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Re: IAR C-compiler for AVR: Array of pointers to strings in flash

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Let's first note that ANSI/ISO C specs obviously say nothing about
flash memory.

Now, if the compiler does implement an extension like this __flash,
but does not also implement generic pointers in a way that they *can*
point at it, that's IMHO at least a serious misfeature of the
compiler.  It's not strictly a bug for the only reason that this whole
issue is outside the domain of the standard, i.e. the implementor can
technically do whatever they please about it.

Such a situation effectively means that "pointers to flash" are not
actually "pointers" (as defined by the language) at all.  Just about
every usage of such pointers could go fatally wrong, then, for lots of
crazy, hard-to-find reasons.

The language specs go to quite some length to make sure that generic
pointers can be implemented including a "memory class specifier", if
the target platform needs that.  Not making use of that flexibility is
somewhat wasteful.

--
Hans-Bernhard Broeker ( snipped-for-privacy@physik.rwth-aachen.de)
Even if all the snow were burnt, ashes would remain.

Re: IAR C-compiler for AVR: Array of pointers to strings in flash



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Let me guess, you have never written a compiler for the embedded market for
use by embedded engineers? :-)

With all due respect, having the flexibility by the standard is nice.
However, implementing a generic pointer requires the pointer to be larger
than 16 bits, and runtime check to see what type of a pointer it is, thus
blowing up resulting code's FLASH and RAM requirements and make things run
slower.

--
// richard
http://www.imagecraft.com



Re: IAR C-compiler for AVR: Array of pointers to strings in flash

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Written one: no.  Used one, though, and I actually do think I
understand enough of the underlying issues to be allowed to speak up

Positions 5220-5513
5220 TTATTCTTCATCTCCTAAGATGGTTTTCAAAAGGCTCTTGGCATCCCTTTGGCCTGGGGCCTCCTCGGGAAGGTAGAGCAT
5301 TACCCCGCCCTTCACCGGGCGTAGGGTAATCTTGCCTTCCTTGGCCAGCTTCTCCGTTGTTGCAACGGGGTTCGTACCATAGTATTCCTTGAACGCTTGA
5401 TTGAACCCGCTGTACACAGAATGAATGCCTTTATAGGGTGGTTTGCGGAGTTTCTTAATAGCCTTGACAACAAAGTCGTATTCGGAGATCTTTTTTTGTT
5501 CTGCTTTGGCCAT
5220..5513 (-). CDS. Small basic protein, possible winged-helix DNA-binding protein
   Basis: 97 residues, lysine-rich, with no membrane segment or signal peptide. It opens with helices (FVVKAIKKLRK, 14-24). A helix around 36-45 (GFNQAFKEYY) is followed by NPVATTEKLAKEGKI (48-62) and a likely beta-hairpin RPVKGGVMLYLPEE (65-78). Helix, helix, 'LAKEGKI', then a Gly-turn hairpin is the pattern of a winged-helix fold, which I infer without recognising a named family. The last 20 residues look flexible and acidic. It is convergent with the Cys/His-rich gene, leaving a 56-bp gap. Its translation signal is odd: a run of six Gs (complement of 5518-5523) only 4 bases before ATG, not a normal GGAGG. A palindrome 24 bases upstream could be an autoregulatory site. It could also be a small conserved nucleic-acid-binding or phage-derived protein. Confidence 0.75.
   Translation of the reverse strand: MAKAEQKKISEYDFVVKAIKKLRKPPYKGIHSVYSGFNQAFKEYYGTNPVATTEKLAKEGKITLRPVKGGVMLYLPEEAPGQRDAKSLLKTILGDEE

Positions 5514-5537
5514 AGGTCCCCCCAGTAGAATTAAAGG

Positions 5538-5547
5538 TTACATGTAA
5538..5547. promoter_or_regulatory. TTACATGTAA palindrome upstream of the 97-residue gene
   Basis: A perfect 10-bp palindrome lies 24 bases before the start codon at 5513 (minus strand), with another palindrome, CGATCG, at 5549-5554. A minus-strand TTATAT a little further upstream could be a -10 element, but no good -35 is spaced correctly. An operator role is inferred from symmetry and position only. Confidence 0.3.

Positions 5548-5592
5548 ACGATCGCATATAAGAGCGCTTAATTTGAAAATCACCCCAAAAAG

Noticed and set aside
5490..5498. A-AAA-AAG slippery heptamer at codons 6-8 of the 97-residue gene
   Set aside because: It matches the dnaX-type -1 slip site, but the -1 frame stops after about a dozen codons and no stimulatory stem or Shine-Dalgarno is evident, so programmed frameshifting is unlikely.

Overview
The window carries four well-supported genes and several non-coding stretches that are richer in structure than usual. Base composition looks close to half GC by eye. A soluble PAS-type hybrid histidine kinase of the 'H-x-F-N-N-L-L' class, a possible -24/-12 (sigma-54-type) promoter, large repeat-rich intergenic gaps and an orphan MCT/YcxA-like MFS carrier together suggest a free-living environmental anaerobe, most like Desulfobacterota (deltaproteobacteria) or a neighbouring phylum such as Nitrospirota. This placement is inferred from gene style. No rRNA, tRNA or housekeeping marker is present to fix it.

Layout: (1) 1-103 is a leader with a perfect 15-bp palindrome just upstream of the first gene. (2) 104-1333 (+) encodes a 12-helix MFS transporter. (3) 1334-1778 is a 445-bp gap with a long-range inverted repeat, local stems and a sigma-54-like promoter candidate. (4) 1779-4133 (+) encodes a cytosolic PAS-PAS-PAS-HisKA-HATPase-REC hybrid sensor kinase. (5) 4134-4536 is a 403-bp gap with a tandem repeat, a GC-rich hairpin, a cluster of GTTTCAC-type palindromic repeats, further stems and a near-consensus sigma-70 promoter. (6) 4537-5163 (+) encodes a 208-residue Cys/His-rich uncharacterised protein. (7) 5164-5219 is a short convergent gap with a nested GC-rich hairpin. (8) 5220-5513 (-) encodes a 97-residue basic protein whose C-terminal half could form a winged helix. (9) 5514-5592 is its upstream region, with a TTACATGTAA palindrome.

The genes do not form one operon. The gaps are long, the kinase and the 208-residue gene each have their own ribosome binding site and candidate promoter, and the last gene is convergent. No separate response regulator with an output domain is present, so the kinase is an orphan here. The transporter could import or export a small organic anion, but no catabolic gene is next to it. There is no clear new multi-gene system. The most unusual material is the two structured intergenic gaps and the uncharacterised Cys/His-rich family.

here.

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It only makes slower if and where it gets used, of course.  The issue
I'm debating here is not whether pointers specialized to a single
memory should exist --- on these architectures, they rather obviously
have to.

I'm debating whether a "generic" pointer type deserves being called
that if there are some addressable objects out there it can't point
to.  And whether the default pointer type, i.e. the one whose
behaviour _is_ covered by the C standard, should be such a truly
generic one, or one that is tied to one of the memory classes.  My
view is that the answers to these are "no" and "yes", in that order.

And BTW, I have indeed seen at least one compiler that did a better
job, IMHO, in this area than the ones being discussed here: Keil C51,
where a pointer without a memory class specifier is a generic pointer,
and it truly is generic.  The code size increase can be kept quite
reasonable at the expense of some helper functions in the runtime lib,
and the speed loss is for the programmer to decide about --- he has to
decide whether he needs the gain in flexibility badly enough to
justify it or not.

--
Hans-Bernhard Broeker ( snipped-for-privacy@physik.rwth-aachen.de)
Even if all the snow were burnt, ashes would remain.

Re: IAR C-compiler for AVR: Array of pointers to strings in flash
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... snip ...
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Ignoring specific hardware, the general approach of segmentation
can pay off here.  Consider a machine with 16 bit entities.  For
pointers, we could designate 3 of those bits to specify one of
eight segment registers, each of which in turn specifies a storage
area and base location therein.  The remaining 13 bits in the
pointer can specify an offset of up to 8191.

--
Chuck F ( snipped-for-privacy@yahoo.com) ( snipped-for-privacy@worldnet.att.net)
   Available for consulting/temporary embedded and systems.